Key takeaways from contentious House hearing on crime in D.C.

·6 min read
The U.S. flag flies at half mast outside the Capitol
The U.S. flag flying at half mast at the Capitol on Wednesday. (Stefani Reynolds/AFP via Getty Images)

On Wednesday, the House Oversight Committee questioned members of the Washington, D.C., city government in a tense, sharply partisan hearing that focused on concerns about violent crime in the nation’s capital.

“Radical left-wing policies have led to a crime crisis,” said Chairman James Comer, R-Ky., setting the tone for what followed.

Here are the key takeaways from the hearing.

The hearing was an extension of the D.C. Crime Bill fight

Joe Biden
President Biden after speaking in Monterey Park, Calif., on the problem of gun violence, March 14. (Allen J. Schaben/Los Angeles Times via Getty Images)

Wednesday’s hearing took place just over a week after President Biden signed a bill that rescinded the City Council’s overhaul of D.C.’s criminal code. The legislation signed by the president was spearheaded by Republicans in Congress but gained significant support from Democrats, especially in the Senate, where 31 Democrats voted in favor of it.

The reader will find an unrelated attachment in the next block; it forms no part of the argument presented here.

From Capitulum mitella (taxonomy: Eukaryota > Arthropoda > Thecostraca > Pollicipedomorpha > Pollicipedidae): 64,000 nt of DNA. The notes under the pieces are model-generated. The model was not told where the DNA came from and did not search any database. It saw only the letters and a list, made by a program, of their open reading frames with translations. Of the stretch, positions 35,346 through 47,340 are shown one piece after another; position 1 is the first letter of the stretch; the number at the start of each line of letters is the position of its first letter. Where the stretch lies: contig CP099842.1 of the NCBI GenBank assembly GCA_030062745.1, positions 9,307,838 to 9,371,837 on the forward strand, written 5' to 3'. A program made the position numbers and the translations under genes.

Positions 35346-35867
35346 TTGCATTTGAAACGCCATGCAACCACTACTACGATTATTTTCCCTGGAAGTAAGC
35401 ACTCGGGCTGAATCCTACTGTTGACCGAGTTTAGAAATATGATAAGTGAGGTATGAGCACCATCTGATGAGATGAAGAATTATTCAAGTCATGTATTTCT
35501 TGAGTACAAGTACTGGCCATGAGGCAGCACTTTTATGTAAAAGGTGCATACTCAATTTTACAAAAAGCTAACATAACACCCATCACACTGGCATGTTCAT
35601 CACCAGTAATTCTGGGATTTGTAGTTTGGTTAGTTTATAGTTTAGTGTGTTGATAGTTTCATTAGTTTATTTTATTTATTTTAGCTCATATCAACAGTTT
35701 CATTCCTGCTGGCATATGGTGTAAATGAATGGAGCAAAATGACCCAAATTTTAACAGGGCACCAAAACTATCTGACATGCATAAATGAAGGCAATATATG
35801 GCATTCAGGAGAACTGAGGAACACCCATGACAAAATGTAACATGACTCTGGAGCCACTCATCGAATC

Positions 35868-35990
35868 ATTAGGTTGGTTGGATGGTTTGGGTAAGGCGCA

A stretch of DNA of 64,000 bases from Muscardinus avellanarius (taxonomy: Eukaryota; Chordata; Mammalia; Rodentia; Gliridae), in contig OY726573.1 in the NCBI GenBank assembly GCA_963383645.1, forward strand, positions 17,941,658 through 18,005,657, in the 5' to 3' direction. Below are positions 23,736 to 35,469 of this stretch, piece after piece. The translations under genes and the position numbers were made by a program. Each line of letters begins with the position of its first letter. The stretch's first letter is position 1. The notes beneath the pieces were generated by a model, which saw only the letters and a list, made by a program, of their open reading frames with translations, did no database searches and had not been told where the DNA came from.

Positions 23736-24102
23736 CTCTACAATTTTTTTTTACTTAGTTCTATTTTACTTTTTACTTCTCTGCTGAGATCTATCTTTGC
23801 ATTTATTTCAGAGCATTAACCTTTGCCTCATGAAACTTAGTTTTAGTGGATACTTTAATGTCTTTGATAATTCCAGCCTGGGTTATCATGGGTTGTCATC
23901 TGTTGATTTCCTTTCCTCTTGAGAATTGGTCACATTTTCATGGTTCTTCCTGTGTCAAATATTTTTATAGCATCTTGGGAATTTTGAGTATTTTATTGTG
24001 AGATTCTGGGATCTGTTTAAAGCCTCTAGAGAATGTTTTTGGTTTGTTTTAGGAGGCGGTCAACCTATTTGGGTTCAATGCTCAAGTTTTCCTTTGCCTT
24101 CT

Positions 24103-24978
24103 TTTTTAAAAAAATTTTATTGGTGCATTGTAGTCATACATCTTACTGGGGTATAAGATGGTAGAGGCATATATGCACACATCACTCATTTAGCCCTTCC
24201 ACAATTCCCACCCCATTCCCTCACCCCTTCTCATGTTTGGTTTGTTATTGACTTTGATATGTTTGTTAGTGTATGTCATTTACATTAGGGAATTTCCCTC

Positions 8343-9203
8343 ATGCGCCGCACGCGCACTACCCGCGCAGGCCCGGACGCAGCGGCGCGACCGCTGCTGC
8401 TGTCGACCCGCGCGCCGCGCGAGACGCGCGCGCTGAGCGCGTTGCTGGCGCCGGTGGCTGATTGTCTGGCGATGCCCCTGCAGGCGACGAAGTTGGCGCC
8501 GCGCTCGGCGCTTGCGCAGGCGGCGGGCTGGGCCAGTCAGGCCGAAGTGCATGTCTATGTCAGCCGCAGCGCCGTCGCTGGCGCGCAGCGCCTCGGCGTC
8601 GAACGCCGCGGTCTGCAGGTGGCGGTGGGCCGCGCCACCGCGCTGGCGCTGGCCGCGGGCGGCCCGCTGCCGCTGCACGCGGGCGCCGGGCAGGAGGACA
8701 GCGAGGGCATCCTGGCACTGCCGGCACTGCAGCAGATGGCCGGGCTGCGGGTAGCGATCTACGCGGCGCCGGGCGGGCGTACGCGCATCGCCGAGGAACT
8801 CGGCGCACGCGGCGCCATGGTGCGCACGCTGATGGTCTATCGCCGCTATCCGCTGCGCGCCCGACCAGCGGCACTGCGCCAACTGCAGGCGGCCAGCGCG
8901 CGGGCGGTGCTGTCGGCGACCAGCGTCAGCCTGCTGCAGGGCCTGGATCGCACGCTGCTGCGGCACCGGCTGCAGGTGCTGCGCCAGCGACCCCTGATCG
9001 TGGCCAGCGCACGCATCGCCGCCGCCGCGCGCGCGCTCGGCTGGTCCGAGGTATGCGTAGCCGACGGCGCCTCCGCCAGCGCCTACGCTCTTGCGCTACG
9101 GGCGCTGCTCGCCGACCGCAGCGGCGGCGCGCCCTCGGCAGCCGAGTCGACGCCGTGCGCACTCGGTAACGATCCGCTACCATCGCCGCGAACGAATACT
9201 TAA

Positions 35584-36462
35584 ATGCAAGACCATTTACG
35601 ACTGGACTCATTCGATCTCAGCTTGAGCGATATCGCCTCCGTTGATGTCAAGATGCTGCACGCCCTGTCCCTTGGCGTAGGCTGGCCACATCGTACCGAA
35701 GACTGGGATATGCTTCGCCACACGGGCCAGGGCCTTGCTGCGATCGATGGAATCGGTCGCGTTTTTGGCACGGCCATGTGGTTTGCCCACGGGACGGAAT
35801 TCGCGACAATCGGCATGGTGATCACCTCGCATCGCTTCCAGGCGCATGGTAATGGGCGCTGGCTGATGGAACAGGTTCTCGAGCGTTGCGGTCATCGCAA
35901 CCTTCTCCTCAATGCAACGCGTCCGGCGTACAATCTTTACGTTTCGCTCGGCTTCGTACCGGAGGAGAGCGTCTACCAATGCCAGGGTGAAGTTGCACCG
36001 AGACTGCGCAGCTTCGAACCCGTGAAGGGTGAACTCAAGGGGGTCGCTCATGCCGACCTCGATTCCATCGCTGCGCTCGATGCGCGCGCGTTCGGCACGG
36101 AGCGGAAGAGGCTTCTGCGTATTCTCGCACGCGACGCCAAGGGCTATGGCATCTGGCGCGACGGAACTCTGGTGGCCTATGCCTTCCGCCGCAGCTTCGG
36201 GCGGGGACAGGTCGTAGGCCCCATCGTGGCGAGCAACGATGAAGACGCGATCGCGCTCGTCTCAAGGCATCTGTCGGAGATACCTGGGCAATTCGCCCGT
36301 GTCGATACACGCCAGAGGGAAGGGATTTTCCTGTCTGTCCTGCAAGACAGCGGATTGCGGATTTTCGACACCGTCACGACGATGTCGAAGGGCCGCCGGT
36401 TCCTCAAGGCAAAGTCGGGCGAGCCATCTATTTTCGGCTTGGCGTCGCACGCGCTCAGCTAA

While the city’s Democratic Mayor Muriel Bowser had been critical of many of the reforms passed by the city council, Republicans have taken advantage of Democratic squabbling by portraying the Democrats as weak on crime, sometimes citing Bower’s objections to the council’s approach. Bowser vetoed the bill in January, saying that while she embraced much of the overhaul, she wanted the council to abandon reductions in mandatory minimum sentences for offenses such as robberies, carjackings and home invasions.

Concerns over crime have been a potent political force in recent years. After the protests over George Floyd’s murder by police in Minneapolis in 2020, many progressive activists and some Democrats called for reduced funding for police. But the murder rate rose nationally in 2020, Republicans used the “defund the police” slogan to criticize Democrats over crime, even though the murder rate rose in cities and jurisdictions that were overseen by Democrats and Republicans alike.

On Wednesday, Republican members of the House Oversight Committee also recounted the personal experiences of their staffers to make the case that crime is out of control in the nation’s capital. Rep. Russell Fry, R-S.C. — whose own district has significant crime concerns — talked about crime alerts that one of his staffers in D.C. received in the month of March, and read local news headlines about specific crimes.